shmoove

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shmoove is correct. As long as you don''t use the "new" operator variables will be created on the stack. The GC will never have to clean up after them.

Matei and Strife both use excellent examples (imho).

A good explanation of JVM operation is available at JavaWorld.
http://www.javaworld.com/javaworld/jw-06-1996/jw-06-vm_p.html

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Guest Anonymous Poster
quote:
Original post by Anonymous Poster
I don''t agree with the opinions above.
The problem with local variables and java is the garbage collector! memory or whatever else is not a problem. If it run and has a lot of variable to check/remove you''ll likely to see it, in fact you see your application slow down once in a while.
Let''s take an example, for a render you use 10 local variables. ok 10 variables is not too much, but since it''ll be done at each render you''ll likely to have (10*60) variables each second if your game runns at 60fps, if the gc runs every 5 seconds it''ll have to check/remove 3000 variables!

By the way i never heard of rypyr''s cache stuff (in java).


GC doesn''t even come into play...

And even if it did, don''t worry about it. The whole point of a GC is so you don''t have to concern yourself with memory management. If , when the game is being profiled, the GC is a problem, then work on it.

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quote:
Original post by Anonymous Poster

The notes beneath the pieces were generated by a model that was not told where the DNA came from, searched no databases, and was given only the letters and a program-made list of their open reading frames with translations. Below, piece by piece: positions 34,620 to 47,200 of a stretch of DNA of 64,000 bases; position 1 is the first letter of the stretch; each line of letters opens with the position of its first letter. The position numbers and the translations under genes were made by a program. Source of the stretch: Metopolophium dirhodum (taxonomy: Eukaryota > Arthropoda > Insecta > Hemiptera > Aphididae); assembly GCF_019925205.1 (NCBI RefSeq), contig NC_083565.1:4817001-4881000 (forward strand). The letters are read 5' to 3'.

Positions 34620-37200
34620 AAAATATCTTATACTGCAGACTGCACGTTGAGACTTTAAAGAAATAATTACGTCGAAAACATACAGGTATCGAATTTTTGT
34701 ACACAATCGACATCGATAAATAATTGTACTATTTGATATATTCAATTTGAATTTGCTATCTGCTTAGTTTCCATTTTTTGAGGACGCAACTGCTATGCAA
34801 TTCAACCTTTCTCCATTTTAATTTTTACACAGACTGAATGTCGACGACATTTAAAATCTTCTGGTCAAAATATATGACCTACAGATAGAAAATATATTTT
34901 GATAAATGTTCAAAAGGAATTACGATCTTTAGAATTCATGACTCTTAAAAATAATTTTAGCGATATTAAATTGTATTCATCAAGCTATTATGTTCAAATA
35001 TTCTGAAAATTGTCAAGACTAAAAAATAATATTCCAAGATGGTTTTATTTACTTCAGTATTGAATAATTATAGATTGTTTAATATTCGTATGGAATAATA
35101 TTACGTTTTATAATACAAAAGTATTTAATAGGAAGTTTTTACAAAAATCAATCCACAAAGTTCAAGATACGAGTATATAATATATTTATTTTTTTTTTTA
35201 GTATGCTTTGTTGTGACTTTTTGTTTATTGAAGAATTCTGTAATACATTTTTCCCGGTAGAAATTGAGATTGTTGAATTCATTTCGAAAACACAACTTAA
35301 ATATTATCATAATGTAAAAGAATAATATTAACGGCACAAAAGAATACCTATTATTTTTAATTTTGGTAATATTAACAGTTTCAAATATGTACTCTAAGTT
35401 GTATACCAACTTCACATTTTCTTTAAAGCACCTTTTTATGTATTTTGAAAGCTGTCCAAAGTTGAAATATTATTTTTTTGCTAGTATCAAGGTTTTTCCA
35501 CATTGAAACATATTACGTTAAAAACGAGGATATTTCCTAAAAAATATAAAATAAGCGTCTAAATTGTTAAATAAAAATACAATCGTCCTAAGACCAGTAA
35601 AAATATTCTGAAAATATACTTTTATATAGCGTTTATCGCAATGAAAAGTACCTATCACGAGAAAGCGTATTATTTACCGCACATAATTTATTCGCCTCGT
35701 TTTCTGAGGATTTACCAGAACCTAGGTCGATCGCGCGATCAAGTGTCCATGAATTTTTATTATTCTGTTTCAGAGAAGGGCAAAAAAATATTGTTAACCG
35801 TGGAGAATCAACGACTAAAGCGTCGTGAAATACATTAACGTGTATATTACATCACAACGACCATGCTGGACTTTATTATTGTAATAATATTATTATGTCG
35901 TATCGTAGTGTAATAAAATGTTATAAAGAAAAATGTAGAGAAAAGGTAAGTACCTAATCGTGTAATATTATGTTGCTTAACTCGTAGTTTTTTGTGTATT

quote:
Original post by Anonymous Poster
I don''t agree with the opinions above.
The problem with local variables and java is the garbage collector! memory or whatever else is not a problem. If it run and has a lot of variable to check/remove you''ll likely to see it, in fact you see your application slow down once in a while.
Let''s take an example, for a render you use 10 local variables. ok 10 variables is not too much, but since it''ll be done at each render you''ll likely to have (10*60) variables each second if your game runns at 60fps, if the gc runs every 5 seconds it''ll have to check/remove 3000 variables!

By the way i never heard of rypyr''s cache stuff (in java).


GC doesn''t even come into play...

And even if it did, don''t worry about it. The whole point of a GC is so you don''t have to concern yourself with memory management. If , when the game is being profiled, the GC is a problem, then work on it.


The point of GC is not to remove the concern one should have about memory management, but rather to reduce its cost on project developement.

In general (to fresco) I think you may have picked up that creating lots of "new" objects in a often called method will more then likely eat up a lot of time and memory which the system will eventually need to reaquire... and thus just as your game is running it will suddenly slow way down to do this (that is the general point.)

Keep in mind that Objects and Arrays are created with new each in the heap, while references to those Objects can be kept on the stack and can be used via (automatic stack variables to use a C term.) And if accessed often are likely to remin in cache.

Also, I believe what rypyr was referring to was indeed machine memory cache either level 1 or 2 in this case; however, since the JVM is a ''Virtual Machine'' there is no reason that it too wouldn''t implement some kind of cache memory model.



" ''No one has control -- control is just a fantasy. And being human is difficult.'' "

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I was talking about primitive vars, int, float, etc.

I would have said objects otherwise

But I might as well finish what I''m doing the good safe way and then profile some. I did think everything went on the heap and thus making the gc work quite a lot, but that does not seem to be the case then, that''s good.

Thanks for the answers though, I find it hard sometimes to get to know the inner workings of java. Thanks TheClair for the link.